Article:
ART Linkage

Assisted reproductive technologies (ART), such as IVF, represent one of the major developments of the past century allowing millions of couples to achieve parenthood. One in 25 children is conceived in Australia using ART. A further unknown proportion is conceived using prescribed medications in ovulation induction. The lack of conclusive findings on the role of these medically assisted fertility treatments on reproductive outcomes and the health outcomes of the children has created an increasing important evidence gap for advising patients, clinicians, and policy makers on their role in clinical practice and safety.

Population datasets in NSW and the ACT will be linked to the Australian and New Zealand.

Assisted Reproductive Technology Database (ANZARD) and the Pharmaceuticals Benefits Scheme (PBS) and the Medical Benefits Scheme (MBS). The aims of the study are to:

  1. Determine the number and proportion of children conceived by medically assisted fertility treatments, thus providing evidence on the role and contribution of ART and non ART treatments to clinical care, family formation and population demographics in Australia.
  2. Estimate reproductive and obstetric outcomes of women and men following fertility treatments, including the proportion of children conceived spontaneously to women who have unsuccessfully undergone ART treatment or ovulation induction in Australia.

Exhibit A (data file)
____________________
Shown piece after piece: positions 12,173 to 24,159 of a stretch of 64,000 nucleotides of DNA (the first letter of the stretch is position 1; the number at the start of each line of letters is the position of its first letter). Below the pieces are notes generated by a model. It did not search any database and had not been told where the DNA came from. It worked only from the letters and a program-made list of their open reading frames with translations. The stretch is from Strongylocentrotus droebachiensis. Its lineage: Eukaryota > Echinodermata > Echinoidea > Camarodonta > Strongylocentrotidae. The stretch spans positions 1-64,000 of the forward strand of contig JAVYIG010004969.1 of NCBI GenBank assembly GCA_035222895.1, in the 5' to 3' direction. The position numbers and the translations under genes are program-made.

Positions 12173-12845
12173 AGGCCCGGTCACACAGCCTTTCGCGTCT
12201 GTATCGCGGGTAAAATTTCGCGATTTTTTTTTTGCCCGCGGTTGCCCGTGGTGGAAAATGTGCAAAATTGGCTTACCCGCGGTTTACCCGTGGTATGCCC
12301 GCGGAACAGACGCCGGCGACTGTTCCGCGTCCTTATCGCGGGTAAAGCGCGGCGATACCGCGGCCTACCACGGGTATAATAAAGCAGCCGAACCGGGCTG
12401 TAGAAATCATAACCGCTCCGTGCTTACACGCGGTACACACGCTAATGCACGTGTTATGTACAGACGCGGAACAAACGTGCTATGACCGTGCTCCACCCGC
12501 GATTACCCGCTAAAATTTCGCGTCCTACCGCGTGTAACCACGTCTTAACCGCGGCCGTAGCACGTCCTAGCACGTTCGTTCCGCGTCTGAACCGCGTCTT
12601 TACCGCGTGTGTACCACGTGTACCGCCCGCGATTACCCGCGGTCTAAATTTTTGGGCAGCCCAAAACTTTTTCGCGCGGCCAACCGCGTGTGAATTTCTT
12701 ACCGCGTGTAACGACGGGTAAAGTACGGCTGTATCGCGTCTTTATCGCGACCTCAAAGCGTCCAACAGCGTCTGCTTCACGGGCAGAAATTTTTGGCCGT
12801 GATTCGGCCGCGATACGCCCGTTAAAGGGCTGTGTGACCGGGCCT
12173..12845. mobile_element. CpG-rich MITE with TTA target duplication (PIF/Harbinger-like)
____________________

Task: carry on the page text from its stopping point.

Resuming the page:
3. Quantify the risk of adverse health outcomes in children under two years of age conceived from ART and non ART fertility treatments as compared to those spontaneously conceived after accounting for confounders, in particular underlying subfertility.
  4. Estimate the risk of adverse health outcomes in children conceived using the most commonly variations in ART practice: intracytoplasmic sperm injection, cryopreservation, extended embryo culture and multiple embryo transfer.
  5. Validate the ANZARD database against the MBS and NSW/ACT PDC.

Centre for Big Data Research in Health

Research Area

Reproduction and fertility

Our research programs: Reproduction and fertility

Big data to improve reproduction and fertility outcomes.

Our research home

The Centre for Big Data Research in Health (CBDRH) actively fosters a broad community of researchers who are adept in advanced analytic methods, agile in adopting new techniques and who embody best practices in data security and privacy protection.